The scalloping of oxide-nitride-oxide (ONO) stacked layers on vertical sidewalls during high-aspect-ratio contact etch is commonly seen and characterized by the horizontal etching of oxide and nitride layers at different etch rates. To understand the mechanisms of ONO scalloping in complex plasma chemistry, it is crucial to examine the surface chemistry of silicon dioxide and silicon nitride processed with single fluorocarbon (FC) or hydrofluorocarbon (HFC) gases. To simulate the isotropic etching of SiO2 and Si3N4 sidewalls, we use a horizontal trench structure to study the effect of neutral radicals produced by FC (Ar/C4F8), HFC (Ar/CH3F, CH2F2, or CH3F), FC/HFC (Ar/C4F8/CH2F2), or FC/H2 (Ar/C4F8/H2), plasma for aspect-ratio (AR) up to 25. To eliminate the effect of ions, oxide and nitride trench structures were treated by inductively coupled plasma. The changes in the film thickness as a function of AR were probed by ellipsometry. Additionally, x-ray photoelectron spectroscopy (XPS) measurements on oxide and nitride substrates processed by Ar/C4F8 and Ar/CH2F2 plasma were performed at various locations: outside of the trench structure, near the trench entrance (AR = 4.3), and deeper in the trench (AR = 12.9). We find a variety of responses of the trench sidewalls including both FC deposition and spontaneous etching which reflect (1) the nature of the FC and HFC gases, (2) the nature of the surfaces being exposed, and (3) the position relative to the trench entrance. Overall, both the etching and deposition patterns varied systematically depending on the precursor gas. We found that the ONO scalloping at different ARs is plasma chemistry dependent. Oxide showed a binary sidewall profile, with either all deposition inside of the trench (with FC and FC/H2 processing) or etching (HFC and FC/HFC). Both profiles showed a steady attenuation of either the deposition or etching at higher AR. On the nitride substrate, etching was observed near the entrance for HFC precursors, and maximum net etching occurred at higher AR for high F:C ratio HFC precursors like CHF3. XPS measurements performed with Ar/C4F8 and Ar/CH2F2 treated surfaces showed that Ar/C4F8 overall deposited a fluorine-rich film outside and inside of the trench, while Ar/CH2F2 mostly deposited a cross-linked film (except near the trench entrance) with an especially thin graphitic-like film deep inside the trench.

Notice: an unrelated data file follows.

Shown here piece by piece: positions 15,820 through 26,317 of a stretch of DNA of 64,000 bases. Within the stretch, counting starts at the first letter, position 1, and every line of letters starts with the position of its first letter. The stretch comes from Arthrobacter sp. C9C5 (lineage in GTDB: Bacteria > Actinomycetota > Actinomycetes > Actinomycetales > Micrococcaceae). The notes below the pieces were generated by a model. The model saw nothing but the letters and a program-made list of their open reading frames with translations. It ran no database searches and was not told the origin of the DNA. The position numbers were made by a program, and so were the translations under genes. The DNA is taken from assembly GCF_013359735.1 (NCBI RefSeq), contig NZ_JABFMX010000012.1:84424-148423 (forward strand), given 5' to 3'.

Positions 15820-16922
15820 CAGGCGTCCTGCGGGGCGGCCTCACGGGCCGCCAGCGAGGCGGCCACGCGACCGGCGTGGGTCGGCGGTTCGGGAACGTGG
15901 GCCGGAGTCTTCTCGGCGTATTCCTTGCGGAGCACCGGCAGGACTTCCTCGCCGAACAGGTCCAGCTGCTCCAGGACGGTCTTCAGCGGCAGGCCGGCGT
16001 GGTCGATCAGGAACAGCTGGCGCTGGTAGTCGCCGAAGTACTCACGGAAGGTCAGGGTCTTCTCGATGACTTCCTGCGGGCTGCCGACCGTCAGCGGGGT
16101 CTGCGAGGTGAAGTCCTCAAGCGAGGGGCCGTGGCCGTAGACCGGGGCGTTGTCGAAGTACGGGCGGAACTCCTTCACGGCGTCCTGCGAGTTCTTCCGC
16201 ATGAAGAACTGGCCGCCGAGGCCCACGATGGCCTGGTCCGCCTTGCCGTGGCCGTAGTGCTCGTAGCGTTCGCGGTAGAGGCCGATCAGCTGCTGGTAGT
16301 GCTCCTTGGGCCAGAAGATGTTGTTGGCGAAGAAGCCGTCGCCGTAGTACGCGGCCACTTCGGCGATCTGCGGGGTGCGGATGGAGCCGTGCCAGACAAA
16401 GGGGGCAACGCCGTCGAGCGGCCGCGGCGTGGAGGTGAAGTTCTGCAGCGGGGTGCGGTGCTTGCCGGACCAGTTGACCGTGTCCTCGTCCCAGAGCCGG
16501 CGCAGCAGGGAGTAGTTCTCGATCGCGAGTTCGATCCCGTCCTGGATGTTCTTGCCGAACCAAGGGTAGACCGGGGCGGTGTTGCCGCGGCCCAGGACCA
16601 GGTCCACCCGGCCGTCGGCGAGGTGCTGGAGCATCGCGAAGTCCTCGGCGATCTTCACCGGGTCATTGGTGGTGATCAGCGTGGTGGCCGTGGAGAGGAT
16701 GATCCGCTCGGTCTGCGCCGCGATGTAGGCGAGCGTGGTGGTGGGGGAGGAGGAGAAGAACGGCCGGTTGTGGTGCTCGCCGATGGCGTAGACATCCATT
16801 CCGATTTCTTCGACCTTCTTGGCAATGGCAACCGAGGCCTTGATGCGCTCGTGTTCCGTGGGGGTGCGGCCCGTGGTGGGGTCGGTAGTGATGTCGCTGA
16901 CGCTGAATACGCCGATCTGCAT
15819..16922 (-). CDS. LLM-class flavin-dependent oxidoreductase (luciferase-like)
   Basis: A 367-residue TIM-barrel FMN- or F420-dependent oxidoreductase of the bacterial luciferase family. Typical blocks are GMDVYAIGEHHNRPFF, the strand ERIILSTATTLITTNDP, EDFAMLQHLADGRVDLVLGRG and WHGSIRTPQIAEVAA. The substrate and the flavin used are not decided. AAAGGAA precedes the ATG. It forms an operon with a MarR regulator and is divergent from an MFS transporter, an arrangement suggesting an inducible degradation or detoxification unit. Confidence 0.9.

37. Author(s): O.V. Agapitov, J.F. Drake, M. Swisdak, K.-E. Choi, N. Raouafi